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    Tuesday's Thoughts From The Valley Of Wrinkles

    “What a drag it is getting old.”

    If you’re old enough or possibly a classic rock fan, than you’re familiar with these lyrics that start off the Rolling Stones tune, “Mother’s Little Helper”. I’m sure most of us can attest to those inevitable issues associated with ageing. The aches and pains that refuse to go away, that restaurant menu or fine print that has become difficult to read, the frequent trips to the bathroom or maybe it’s that extra weight that insists on clinging to your gut.
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    And if that isn’t enough, look at the endless barrage of advertisements that try to lure us into the battle against aging. Youth regenerating anti-wrinkle cream, hair coloring to rid those grays, supplements and vitamins to make those joints work better, clothing to give that youthful vibe, books to combat stress, aides for a better night’s sleep and heck, I just saw a commercial for a better fitting and a sexier looking adult brief (aka a diaper). In fact, just the other day I got a letter asking me to sign up for an AARP card. Wait a minute, let’s pull the reins on that one because I’m so not ready to even enter that arena.
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    In the emergency department I’m surrounded by young doctors, nurses and support staff. So the obvious question arises, am I envious of their youthfulness? The short answer is sometimes. I mean, it’s difficult not to be when you hear about the parties, the flirting and the care free traveling. It only becomes reinforced when I see it plastered all over their social media pages too. Then again, I simply remind myself that social media is a façade and I’m only seeing a small snippet of what’s actually going on. In the end, there’s much about youth I’m glad that I don’t have to deal with anymore.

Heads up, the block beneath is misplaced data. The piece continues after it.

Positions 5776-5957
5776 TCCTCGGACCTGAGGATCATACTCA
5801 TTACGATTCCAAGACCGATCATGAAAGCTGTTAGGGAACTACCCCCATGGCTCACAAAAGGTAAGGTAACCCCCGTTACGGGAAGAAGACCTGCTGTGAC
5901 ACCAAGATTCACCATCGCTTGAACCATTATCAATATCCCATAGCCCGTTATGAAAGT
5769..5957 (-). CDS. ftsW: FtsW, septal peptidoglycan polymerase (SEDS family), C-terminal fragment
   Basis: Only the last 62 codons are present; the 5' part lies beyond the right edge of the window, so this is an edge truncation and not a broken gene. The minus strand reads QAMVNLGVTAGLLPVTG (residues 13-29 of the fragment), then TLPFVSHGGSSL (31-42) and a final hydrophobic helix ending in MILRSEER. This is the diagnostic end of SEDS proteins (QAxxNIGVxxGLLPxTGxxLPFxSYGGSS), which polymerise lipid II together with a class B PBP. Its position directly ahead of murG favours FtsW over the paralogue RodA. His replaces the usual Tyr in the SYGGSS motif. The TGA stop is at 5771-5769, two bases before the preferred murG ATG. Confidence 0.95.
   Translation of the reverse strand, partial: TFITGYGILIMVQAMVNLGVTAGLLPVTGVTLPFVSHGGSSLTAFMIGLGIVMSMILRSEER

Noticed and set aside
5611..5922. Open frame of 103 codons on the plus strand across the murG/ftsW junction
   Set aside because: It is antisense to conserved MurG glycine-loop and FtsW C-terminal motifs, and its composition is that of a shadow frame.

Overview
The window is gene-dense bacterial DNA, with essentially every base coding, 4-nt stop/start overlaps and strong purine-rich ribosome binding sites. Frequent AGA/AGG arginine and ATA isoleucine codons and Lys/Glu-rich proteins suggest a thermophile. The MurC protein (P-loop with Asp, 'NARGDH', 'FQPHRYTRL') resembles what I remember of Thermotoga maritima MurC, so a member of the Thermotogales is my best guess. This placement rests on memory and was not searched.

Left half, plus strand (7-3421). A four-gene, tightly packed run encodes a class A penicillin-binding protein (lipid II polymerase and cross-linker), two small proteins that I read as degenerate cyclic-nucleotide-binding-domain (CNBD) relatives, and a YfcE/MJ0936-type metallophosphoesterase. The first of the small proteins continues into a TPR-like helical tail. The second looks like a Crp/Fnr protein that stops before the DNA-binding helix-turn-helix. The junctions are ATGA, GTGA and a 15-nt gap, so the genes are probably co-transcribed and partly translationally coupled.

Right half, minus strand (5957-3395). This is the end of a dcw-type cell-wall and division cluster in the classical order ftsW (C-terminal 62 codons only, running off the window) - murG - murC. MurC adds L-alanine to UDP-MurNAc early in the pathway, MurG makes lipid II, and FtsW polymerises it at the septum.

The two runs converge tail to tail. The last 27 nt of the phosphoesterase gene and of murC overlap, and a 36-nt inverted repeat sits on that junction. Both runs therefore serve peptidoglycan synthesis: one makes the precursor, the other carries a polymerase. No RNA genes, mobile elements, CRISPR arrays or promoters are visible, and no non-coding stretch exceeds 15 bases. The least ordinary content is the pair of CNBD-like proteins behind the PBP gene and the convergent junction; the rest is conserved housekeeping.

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    The other day the department was chaotic and filled beyond capacity. Patients yelled, alarms blared, trauma’s poured through the doors, tension infiltrated the staff and as I scurried through the hallway I came upon a friend.
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    Her shoulders weren’t hunched with stress. A shimmer of positivity skated across the surface of her eyes. “I’m so glad that I’m older,” she had said.
    “Older?” I had curiously asked.
    “Yeah,” she had answered. “I just don’t feel the need to rush. When I was younger I was always running around and stressing myself out over this stuff. Now, I know it’ll get done in due time.”
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    I gladly shook my head in agreement. And as I thought about it, it’s something that I’ve noticed of myself as of late. Maybe you feel like I do in that time, or more particularly life, is zipping by faster and faster.
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    Not only do I want to live my life more simply, that is not accumulate so much stuff, but I’d like things to slow down. In essence, I’m tired of being in a rush. Now, that doesn’t mean I’m going to start being late for work or a function. On the same token, I don’t feel the need to fill every second of my day with something. I like to wake up and take my time in starting my day. I like to sit outside and watch the slow transition into night, enjoy the work I’ve done on my yard or simply daydream. And when I’m driving somewhere, much to my wife’s chagrin (this might put me in the doghouse) I don’t feel the need to rocket down the highway in order to save a minute or two.
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    Something I think about quite often is that happiness is not a destination, but more about the journey we take. If you think that reaching a particular spot or maybe purchasing a specific object will bring long term happiness than you’ve most likely fallen into the trap of betrayal. If I could pass along one thing, especially to those who are in their youth, it would be that you can find meaning in the things that you do and the people you hang with. Surround yourself with positivity, do your best to be optimistic and try not to waste your life away with worry, doubt and someone else’s pessimism. I feel that always being in a rush is a needless waste of energy and ultimately drains you of your vitality which in turn takes away from the things that give your life meaning.
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    One thing that I’ve found working in emergency medicine is that life can drastically change in the time it takes to snap a finger. I don’t know of anyone who hasn’t looked back and wondered why they had wasted so much of it on meaningless things. Hopefully you can find a way to make your journey that much more relaxing, happier and meaningful before the possibility of an unwanted change happens your way.
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    I still believe that the majority of us want to be in this together, let’s not be too close together while we’re all in it.

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